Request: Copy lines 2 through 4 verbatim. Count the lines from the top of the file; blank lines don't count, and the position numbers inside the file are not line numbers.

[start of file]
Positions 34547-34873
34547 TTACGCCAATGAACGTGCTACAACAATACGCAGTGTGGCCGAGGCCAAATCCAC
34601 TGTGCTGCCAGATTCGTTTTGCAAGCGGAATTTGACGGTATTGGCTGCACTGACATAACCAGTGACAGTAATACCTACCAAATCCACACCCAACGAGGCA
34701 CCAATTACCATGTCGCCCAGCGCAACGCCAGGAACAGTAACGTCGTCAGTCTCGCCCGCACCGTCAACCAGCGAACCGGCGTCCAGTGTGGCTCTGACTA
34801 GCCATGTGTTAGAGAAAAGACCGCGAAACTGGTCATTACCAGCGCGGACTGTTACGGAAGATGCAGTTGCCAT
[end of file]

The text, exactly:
34547 TTACGCCAATGAACGTGCTACAACAATACGCAGTGTGGCCGAGGCCAAATCCAC
34601 TGTGCTGCCAGATTCGTTTTGCAAGCGGAATTTGACGGTATTGGCTGCACTGACATAACCAGTGACAGTAATACCTACCAAATCCACACCCAACGAGGCA
34701 CCAATTACCATGTCGCCCAGCGCAACGCCAGGAACAGTAACGTCGTCAGTCTCGCCCGCACCGTCAACCAGCGAACCGGCGTCCAGTGTGGCTCTGACTA